Pain is something that an estimated 20% of people over 45 live with daily. There are many reasons for pain, but one that is often suggested is bad posture. It is certainly true that poor posture can cause deformities, issues, and pain. But, how do you tell if your pain is from poor posture, or something else?


The first thing you need to understand is the symptoms of poor posture. This will help you to identify whether you have it or not.

  • Rounded shoulders
  • Back pain
  • Unexplained aches
  • Muscle tiredness
  • Head that naturally sits at an angle, usually forward or back
  • Bent knees even when standing
  • Potbelly

The Problem With Poor Posture

You have many different muscles in your body, approximately 600 in total. These can be split into two main types, static and phasic. Your static muscles are deep within your body and help with posture control. They use little energy and can function for long periods

In contrast, phasic muscles are nearer the surface of your body and are great for sudden and short bursts of energy.

The problem with bad posture is you start relying on phasic muscles instead of static. This allows the static muscles to weaken, making it harder to hold the correct posture. The result is aches, pain, and fatigue as you rely on the outer muscles for posture control.


Dealing With Bad Posture

The only way to deal with and correct bad posture is by becoming aware of how you stand and move versus how you should. You can then complete exercises, as prescribed by a reputable physiotherapist Concord, to strengthen the muscles and improve your posture.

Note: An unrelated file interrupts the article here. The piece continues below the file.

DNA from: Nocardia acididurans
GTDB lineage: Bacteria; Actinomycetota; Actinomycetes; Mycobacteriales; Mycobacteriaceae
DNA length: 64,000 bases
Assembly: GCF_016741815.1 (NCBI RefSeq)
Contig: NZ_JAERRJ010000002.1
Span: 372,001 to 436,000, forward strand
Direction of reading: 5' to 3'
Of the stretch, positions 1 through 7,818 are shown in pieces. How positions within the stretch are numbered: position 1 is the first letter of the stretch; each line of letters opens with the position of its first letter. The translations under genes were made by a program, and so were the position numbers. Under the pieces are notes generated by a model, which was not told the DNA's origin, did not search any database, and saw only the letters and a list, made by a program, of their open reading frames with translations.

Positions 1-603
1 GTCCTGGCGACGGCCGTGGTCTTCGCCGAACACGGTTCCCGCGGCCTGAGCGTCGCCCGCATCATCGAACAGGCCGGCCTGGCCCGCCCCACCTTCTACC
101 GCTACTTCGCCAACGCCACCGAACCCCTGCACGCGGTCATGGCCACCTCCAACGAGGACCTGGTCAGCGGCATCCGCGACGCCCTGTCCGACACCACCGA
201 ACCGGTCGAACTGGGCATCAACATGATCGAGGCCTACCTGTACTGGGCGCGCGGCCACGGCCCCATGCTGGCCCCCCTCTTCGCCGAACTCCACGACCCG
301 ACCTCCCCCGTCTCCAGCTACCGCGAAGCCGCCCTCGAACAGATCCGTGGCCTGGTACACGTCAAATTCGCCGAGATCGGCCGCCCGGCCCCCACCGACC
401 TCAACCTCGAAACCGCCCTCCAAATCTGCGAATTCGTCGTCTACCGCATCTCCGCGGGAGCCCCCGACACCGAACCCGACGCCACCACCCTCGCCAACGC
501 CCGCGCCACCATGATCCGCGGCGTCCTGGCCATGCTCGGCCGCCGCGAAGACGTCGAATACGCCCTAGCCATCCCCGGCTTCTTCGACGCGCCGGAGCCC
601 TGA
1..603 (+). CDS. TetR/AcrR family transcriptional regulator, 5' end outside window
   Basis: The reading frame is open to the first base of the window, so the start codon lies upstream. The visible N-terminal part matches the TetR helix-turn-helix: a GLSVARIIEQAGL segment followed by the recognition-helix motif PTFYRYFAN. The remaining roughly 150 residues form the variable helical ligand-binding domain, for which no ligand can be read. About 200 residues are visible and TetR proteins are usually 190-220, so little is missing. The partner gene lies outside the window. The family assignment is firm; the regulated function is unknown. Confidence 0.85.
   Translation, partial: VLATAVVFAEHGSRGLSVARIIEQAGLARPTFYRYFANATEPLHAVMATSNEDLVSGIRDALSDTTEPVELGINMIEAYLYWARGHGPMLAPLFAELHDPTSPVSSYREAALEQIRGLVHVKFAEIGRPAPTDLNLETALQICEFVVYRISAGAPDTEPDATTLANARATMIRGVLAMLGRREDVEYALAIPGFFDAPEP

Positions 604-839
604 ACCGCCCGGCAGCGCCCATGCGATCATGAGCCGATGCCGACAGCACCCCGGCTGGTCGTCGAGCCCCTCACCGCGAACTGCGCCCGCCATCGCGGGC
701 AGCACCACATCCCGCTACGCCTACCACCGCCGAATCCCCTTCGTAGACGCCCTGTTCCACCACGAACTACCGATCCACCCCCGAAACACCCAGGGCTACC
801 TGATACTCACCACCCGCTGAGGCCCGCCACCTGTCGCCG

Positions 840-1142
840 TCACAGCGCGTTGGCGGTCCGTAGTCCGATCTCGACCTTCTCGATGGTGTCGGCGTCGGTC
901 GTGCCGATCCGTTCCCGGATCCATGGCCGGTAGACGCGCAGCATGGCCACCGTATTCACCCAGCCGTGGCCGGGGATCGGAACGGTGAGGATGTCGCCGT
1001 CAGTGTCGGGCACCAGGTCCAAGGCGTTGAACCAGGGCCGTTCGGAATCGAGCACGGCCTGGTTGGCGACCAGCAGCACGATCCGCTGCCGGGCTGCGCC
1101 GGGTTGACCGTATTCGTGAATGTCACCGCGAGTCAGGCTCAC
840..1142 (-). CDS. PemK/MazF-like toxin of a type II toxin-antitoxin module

This process takes time and patience, you are retraining your body after years of getting it wrong! The secret to success is to focus on performing the exercises daily, the rest will then take care of itself.

Knowing The Difference

Bad posture is obvious in the way you stand and walk. It results in aches and pains, usually in backaches. To work out whether it is a posture issue or something else causing the issue you will need to speak to a specialist. They can examine your posture and check where the pain is.

If necessary, they will even perform X-rays to establish any damage or weakness in your spine. Once they discover what postural actions you are taking that are causing stress in your back they will be able to advise regarding correcting the issue.

That is perhaps the most amazing thing about the human body. It can adapt and heal itself, you simply need to focus on the right posture and the associated exercises as provided by your doctor and your physiotherapist

Of course, if you have recently experienced a trauma then this could be the cause of your pain. But, to be sure, you will still want to have it checked out by a professional.

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